Selling a business?

Please fill in the form on the left of this page if you wish us to help sell your businees. Please also read the guidance notes below on how to prepare your business for sale.

Preparing your business for sale

When you start to prepare to sell, you’ll need to gather all the relevant documents you have. Ensuring you have top-line financials from the previous three years of trading, as well as an adjusted balance sheet, will help your business broker to make an informed valuation of your business. If you don’t have these documents yourself, they should be easily produced by your accountant. The valuation will be based on how much value the broker sees in the business, and how much profit is available to potential buyers.

Business appraisal and valuation meeting

Once you’ve gathered the financials of the business, the next step is to meet with our business transfer agents for a free valuation of your business.

Hiring a professional at this stage is crucial, as getting the correct asking price will ensure both a prompt sale and maximum profit for you. Our agents will provide a comprehensive valuation report to demonstrate our commitment to a rational, realistic valuation. You will also receive further advice on sales, marketing, potential buyers and sales strategy.

Marketing your business & meeting interested buyers

Putting your business on the market is an important step, and one that should be handled professionally. This will ensure a careful balance between creating interest with buyers and also avoiding disruption to your business. Should you wish to sell confidentially, you can request a confidential listing to protect your business’ identity.

After your appraisal meeting, your broker will start the marketing. Our professionally-prepared sales material will generate interest in your business and ensure a higher selling price for you.

Depending on your individual needs, we can have your business listed on our and our partners’ sites within hours. Our stringent confidentiality and buyer screening procedures mean only suitable buyers are contacted.

Once your business has been marketed, you will start to receive enquiries. At this point, you need to be ready for viewings. Your agent will help you to book these in, and make sure you’re still able to run your business. Viewings are completely booked around your availability, and to your discretion.

Remember that your business will be on show, so make it presentable. Be prepared to answer any questions and have documents to hand. Discuss successes and difficulties. Most of all be honest, because what you view as a difficulty could be an opportunity to an interested buyer.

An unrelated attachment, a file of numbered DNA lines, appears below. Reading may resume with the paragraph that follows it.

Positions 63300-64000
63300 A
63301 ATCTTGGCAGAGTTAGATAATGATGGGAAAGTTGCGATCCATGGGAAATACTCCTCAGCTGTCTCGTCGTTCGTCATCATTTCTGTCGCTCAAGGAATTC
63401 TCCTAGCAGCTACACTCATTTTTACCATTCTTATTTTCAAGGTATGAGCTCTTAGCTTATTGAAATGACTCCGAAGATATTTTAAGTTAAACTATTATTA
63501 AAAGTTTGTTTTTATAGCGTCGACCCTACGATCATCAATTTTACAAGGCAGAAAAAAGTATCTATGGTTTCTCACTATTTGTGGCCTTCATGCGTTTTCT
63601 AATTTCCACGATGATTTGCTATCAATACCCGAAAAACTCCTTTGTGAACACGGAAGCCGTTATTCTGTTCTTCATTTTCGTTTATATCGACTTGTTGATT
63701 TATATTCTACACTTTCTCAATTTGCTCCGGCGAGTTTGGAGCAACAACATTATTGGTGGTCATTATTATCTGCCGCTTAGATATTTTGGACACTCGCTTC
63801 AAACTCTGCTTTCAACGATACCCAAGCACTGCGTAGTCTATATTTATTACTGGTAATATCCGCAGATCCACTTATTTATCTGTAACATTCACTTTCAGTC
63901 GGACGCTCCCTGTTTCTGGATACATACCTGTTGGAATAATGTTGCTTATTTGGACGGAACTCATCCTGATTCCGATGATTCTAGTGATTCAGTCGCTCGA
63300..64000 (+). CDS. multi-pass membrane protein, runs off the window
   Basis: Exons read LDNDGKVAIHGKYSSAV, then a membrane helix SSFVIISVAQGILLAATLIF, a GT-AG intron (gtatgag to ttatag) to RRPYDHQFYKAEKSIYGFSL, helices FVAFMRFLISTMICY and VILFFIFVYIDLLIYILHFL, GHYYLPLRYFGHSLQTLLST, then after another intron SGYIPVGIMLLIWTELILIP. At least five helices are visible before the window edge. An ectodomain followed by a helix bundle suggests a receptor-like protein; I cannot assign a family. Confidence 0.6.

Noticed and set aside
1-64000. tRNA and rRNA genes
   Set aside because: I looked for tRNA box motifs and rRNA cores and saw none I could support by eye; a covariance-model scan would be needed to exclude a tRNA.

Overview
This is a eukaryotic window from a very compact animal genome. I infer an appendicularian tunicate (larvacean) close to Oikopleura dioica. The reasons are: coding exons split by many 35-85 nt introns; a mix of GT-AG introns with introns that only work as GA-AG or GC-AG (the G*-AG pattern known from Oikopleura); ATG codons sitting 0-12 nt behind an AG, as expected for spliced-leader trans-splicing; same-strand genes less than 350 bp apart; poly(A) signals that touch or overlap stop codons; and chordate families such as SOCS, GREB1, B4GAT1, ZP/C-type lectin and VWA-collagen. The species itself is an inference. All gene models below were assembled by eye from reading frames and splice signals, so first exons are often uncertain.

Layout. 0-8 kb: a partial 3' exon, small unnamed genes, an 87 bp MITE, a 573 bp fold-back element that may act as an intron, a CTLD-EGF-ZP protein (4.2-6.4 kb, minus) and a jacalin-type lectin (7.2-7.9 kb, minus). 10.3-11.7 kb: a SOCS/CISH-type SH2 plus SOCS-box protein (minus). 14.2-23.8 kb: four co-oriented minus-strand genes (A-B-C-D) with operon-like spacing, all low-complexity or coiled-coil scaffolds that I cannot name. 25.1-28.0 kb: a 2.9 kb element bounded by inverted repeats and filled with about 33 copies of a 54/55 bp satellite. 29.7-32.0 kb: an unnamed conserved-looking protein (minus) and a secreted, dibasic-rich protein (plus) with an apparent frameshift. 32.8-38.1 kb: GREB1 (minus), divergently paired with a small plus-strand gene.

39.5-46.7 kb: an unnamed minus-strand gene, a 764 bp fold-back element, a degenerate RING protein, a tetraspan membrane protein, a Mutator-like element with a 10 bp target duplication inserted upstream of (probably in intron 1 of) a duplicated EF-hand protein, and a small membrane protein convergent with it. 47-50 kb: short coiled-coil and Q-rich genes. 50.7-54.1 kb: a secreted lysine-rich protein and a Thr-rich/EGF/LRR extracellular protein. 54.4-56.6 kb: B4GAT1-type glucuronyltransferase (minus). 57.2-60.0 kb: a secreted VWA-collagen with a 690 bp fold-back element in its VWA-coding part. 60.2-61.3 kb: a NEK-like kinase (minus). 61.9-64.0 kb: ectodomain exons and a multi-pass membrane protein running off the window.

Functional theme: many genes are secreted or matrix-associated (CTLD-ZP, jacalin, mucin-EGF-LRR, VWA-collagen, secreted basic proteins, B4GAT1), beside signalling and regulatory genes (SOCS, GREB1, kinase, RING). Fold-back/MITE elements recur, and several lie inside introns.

Negotiation & due diligence

Once you’ve got an interested buyer, the negotiation process will begin. At NEY Commercial your experienced negotiator will negotiate on your behalf to get you the best price possible. Rather than accept the first offer due to the fear of not receiving another one, your negotiator will compare it to other offers for similar businesses and provide a recommendation based on industry intelligence.

Due diligence is the next step. It’s a crucial part of the buying process, and can take the longest. A prospective buyer will want to ensure that the business they’re purchasing is worth the agreed price. In order to commence due diligence, both parties sign a “heads of terms” document. This provides an agreed outline of the sale, and protection if either party pulls out of the deal.

As the seller it’s good practice to assume the buyer will want to see all aspects of your business, and won’t complete unless they do. By preparing everything in advance you’re assisting the buyer and creating a positive relationship by being forthcoming with the information. Good preparation also ensures a swift completion, as no issues are raised which interrupt the deal process.

Some issues that are often overlooked and regularly come up during due diligence are:

  • Share capital irregularities
  • Poor customer and supplier contract documentation
  • Inadequate employment contracts
  • Liabilities on leasehold properties.

Closing the sale

Once you’ve negotiated an offer, completed the deal and signed the contract with the buyer, your broker will schedule the sale closing. We recommend a formal handover of the business to introduce the buyer to any stakeholders and employees. This ensures that you can exit completely, minimising future buyer questions down the line.

Once you’ve handed over the business, the only thing left to do is to celebrate the successful sale of your business!